Again, this question is an opinion-based question.  Ask “what do you think about…?” of things that are in the moment and do not depend upon memory or complex reasoning.  Asking “what do you think about the upcoming election?” is probably not a fair question unless your loved one is a long-standing political junkie who has been following the news.  Asking “what do you think about this guest on Ellen DeGeneres?” while you’re watching the show together is probably a better question. It is current and based on information from that moment only. Because it is an opinion question, it allows for a response of “I don’t know” or “nothing” and that’s perfectly fine. You may just be surprised at what does pop out though!

 

Don’t be afraid of having a conversation with loved ones who have dementia or Alzheimer’s disease.

 

There may be times when you need to carry more of the conversation or times when you are simply sharing comfortable silence together, but there will also be times when your loved one will surprise you by sharing more opinions or memories than you expected!  If you follow the 5 tips above and stay completely in the moment, provide some information to cue your loved one, and only ask opinion-based questions, you just may have more engaging conversations.

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What is the greatest challenge for a family caregiver of someone with dementia? Likely, the number one challenge is communication.

 

Why is communication so difficult?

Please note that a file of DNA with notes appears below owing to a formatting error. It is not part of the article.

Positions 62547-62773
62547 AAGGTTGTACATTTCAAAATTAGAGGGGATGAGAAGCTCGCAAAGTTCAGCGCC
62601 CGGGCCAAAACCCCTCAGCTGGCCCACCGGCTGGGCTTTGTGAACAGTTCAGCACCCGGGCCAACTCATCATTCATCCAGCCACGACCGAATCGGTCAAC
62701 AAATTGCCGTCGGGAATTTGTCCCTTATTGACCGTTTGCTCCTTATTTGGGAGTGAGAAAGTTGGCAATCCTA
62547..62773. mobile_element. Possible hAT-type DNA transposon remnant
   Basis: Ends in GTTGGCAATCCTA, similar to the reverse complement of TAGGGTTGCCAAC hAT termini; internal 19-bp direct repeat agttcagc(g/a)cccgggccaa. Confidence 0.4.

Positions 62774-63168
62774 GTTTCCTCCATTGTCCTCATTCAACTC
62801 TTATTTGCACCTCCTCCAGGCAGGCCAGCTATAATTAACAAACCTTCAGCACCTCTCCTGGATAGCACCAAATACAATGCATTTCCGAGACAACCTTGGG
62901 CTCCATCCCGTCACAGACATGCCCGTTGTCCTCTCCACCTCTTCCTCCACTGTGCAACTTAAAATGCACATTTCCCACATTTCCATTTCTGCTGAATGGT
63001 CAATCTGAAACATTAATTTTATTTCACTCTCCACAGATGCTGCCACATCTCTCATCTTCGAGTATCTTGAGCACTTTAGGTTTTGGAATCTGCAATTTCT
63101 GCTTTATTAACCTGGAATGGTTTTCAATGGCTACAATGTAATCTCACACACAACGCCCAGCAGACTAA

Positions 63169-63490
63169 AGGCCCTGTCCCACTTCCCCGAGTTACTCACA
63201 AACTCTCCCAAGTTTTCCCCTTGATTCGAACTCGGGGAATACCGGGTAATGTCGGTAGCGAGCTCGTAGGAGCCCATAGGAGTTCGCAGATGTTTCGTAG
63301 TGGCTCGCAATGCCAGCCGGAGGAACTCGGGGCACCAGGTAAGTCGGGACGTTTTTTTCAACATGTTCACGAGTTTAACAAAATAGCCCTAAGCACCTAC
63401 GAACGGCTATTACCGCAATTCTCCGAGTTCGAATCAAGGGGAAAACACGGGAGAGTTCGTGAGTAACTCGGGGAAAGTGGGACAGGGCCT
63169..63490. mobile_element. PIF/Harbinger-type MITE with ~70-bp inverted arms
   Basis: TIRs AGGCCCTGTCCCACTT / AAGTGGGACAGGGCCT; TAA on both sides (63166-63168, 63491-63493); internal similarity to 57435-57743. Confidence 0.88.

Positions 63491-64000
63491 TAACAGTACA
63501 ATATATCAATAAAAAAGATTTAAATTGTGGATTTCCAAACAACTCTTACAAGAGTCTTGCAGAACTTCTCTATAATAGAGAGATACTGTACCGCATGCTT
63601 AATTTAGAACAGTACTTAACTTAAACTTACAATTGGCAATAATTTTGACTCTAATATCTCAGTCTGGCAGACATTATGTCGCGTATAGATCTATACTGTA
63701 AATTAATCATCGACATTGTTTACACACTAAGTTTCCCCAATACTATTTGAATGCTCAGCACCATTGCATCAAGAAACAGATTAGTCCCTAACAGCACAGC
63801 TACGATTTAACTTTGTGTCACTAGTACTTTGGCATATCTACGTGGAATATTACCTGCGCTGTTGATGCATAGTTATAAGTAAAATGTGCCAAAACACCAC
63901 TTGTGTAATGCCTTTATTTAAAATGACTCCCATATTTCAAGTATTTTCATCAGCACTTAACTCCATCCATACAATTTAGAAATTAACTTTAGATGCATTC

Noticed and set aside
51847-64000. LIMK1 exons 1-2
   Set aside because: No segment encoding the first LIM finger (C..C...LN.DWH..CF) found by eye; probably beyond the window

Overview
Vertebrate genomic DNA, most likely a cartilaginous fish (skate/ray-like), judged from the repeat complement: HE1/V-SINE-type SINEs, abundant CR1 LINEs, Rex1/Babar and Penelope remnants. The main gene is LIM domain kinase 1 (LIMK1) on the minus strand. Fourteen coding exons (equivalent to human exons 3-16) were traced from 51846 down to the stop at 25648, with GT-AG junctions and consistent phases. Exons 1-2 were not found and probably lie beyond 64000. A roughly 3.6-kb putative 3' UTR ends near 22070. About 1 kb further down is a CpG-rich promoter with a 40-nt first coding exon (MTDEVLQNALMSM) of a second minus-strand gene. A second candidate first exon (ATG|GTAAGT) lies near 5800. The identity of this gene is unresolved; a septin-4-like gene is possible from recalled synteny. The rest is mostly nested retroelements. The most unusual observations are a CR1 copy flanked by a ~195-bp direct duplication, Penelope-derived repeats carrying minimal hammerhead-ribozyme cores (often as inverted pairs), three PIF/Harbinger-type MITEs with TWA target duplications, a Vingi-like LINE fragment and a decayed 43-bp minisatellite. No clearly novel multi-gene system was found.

The person with dementia is still able to speak—in some cases, the person with dementia may talk incessantly.  His or her ability to speak is not affected.  Uttering sounds, pronouncing words, even using complex vocabulary is still quite possible, and yet, communication is an enormous challenge.

 

When someone has dementia, speech is not hampered, but language is affected.  What is the difference between speech and language?  Speech is the physical ability to produce meaningful sounds.  It is the complex interaction of muscles and nerve endings all interacting together to produce sound.

 

Language is not about the sounds being produced; language is the meaning behind the words.  In any language, there is a set of rules about how to use words: grammar dictates that words must agree with each other, syntax ensures meaningful placement of words into sentences, semantics is a mental dictionary of words that have meaning to us. 

 

When someone has dementia, their language can be affected. Their dictionary of words may become scrambled and finding the right word is impossible.  When the correct word cannot be found, people with dementia often substitute the next available word…but because the dictionary is so scrambled, the next available word may not be related at all to the word for which they are searching.  Interpreting the conversation can become difficult!

 

Language and the words associated with it are not the only element of communication that is affected for people with dementia.  Communication relies on extensive non-verbal cues as well, such as posture, body language, facial expression, etc.  Understanding and interpreting all of these signals can be difficult for someone with dementia, and their ability will fluctuate over time.

 

The person with dementia or Alzheimer’s is communicating in the only way that he/she is able to, at that moment.  Throughout the various stages of dementia, there are different strategies that can improve communication between family caregivers and those with dementia.